Power for lights, Echo, speakers

Echo, light, speaker:

Echo, lights, speakers

The Echo streams music and other functions through the speakers. The color-changing lights run around the edge of the roof.

I also added a power strip zip-tied under the table, providing convenient outlets and USB power:

Under-table power

All pleasant additions to our deck, to make working and eating outside more comfortable and enjoyable:

Tomorrow, another addition!

Cat update for week ending August 3

Welcome to Caturday!

Three cats, with the one coming out of the shelter having a good stretch:

Three cats

Peeking around the corner, while waiting for breakfast:

Three cats



A raccoon walking down a tree; they are really good at climbing:

Raccoon walking down a tree

Four cats:

Four cats

Dinner queue:

Three cats

More snuggles; they haven’t been using the shelter very much of late, so I enjoy seeing when they do:


Three cats:

Three cats

A fourth arrives:

Four cats

Porcini looking at a bug on the wall below the camera:

Three cats

Four cats:

Four cats





Pumpkin, the alien orange cat:

Orange cat

Daytime raccoon:

Daytime raccoon

Pepper in the shop:

Pepper in the shop

Two cats, with chairs in the field for our party today:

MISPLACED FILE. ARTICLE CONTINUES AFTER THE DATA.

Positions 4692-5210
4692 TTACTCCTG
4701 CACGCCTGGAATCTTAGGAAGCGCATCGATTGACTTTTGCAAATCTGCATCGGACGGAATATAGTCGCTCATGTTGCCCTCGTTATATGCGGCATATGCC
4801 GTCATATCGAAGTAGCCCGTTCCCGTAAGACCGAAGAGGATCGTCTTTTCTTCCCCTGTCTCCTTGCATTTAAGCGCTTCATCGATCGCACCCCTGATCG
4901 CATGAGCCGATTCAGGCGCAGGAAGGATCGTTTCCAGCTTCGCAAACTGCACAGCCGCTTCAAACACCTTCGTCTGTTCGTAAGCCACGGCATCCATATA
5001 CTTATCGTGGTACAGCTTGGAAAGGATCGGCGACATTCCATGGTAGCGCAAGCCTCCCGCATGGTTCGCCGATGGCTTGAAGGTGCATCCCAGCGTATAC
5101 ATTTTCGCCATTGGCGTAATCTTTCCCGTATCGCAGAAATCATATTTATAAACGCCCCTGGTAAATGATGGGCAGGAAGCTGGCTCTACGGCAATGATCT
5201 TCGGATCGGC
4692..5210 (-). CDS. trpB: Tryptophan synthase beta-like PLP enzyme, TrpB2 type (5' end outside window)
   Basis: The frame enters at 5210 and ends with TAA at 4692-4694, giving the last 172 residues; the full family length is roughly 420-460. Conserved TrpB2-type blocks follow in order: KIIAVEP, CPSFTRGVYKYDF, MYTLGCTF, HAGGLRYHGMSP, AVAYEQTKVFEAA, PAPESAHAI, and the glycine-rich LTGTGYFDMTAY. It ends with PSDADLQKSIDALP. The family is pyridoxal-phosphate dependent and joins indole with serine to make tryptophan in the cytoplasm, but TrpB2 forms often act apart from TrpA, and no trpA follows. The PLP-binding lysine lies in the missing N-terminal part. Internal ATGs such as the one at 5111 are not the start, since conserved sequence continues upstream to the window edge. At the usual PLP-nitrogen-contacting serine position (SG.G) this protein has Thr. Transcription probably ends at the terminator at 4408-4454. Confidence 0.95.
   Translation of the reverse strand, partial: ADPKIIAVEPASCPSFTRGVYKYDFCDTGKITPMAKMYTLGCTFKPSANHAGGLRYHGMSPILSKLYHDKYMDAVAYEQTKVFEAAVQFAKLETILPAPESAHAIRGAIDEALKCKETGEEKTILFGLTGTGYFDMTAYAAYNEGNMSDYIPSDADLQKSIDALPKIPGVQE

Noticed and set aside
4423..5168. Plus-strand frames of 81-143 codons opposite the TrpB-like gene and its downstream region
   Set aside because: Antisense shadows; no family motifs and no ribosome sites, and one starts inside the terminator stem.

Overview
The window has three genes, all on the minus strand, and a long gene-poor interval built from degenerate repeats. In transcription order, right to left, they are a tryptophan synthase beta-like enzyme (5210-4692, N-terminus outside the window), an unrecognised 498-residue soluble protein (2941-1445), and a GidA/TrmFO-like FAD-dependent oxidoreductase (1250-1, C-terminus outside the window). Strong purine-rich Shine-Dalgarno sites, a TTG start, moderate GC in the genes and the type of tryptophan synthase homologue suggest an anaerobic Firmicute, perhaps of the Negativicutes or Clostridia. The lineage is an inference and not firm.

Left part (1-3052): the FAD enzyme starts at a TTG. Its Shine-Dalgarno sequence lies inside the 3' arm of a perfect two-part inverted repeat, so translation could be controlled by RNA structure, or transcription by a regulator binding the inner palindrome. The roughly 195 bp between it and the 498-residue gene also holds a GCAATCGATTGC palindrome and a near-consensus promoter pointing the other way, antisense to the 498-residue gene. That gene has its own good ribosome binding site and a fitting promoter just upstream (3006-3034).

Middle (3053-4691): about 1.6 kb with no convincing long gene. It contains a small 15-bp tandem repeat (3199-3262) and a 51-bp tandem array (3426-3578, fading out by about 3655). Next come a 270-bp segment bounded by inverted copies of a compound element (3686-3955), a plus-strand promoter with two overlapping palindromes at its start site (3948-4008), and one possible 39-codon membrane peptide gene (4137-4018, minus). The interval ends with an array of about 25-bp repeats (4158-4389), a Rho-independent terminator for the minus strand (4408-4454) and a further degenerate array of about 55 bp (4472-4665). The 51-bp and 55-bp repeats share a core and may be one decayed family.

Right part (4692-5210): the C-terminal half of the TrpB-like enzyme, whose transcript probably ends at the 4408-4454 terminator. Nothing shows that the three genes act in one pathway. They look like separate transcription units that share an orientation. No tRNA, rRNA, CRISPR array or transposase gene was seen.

Two cats

I expect the cats will avoid visiting tonight, with more humans and dogs roaming around. Hopefully they’ll fill up before that.

Flock Friday for August 2

Welcome to another Flock Friday!

Let’s start with the ducks. Here they are resting on the pond bank:

Ducks resting on the pond bank

I mucked out the duck house, removing the paint tray wading pool, now that the ducks can go outside. Since they now spend almost all of their time outside (including overnight), just coming in to eat, I shouldn’t need to muck it out anywhere near as often, which will be nice:

Ducks in the house

I love having ducks on the pond. It’s a joy to see them through the trees as I approach the pond:

Ducks through the trees

Just swimming around:

Ducks in the pond

Going for mealworm treats:

Ducks going for treats

Duck on the ramp:

Duck on the ramp

One thing I didn’t consider was that giving ducks their treats and feeding the koi at the same time can be problematic; the fish swim around the ducks, disturbing them, and the ducks eat the koi food once they’ve polished off their mealworms:

Ducks & fish

I’ve taken to feeding each a bit further apart, which helps somewhat.

A duck on the bank; this pond edge near the house is one of their favorite places to hang out:

Duck on the bank

The three ducks heading out of the house down the ramp:

Ducks on the ramp

Into the water:

Into the water

Ducks in the pond:

Ducks in the pond

In the house for a meal; interestingly you can see straight through the nostrils of the foreground duck:

Ducks in the house

Reaching for treats:

Ducks reaching for treats

On to the chicks, with an assortment of pictures. I should see if I can get them to play the xylophone:

Chick by xylophone






Finally, the older chickens, enjoying a corn cob and other treats:

Chickens enjoying corn cob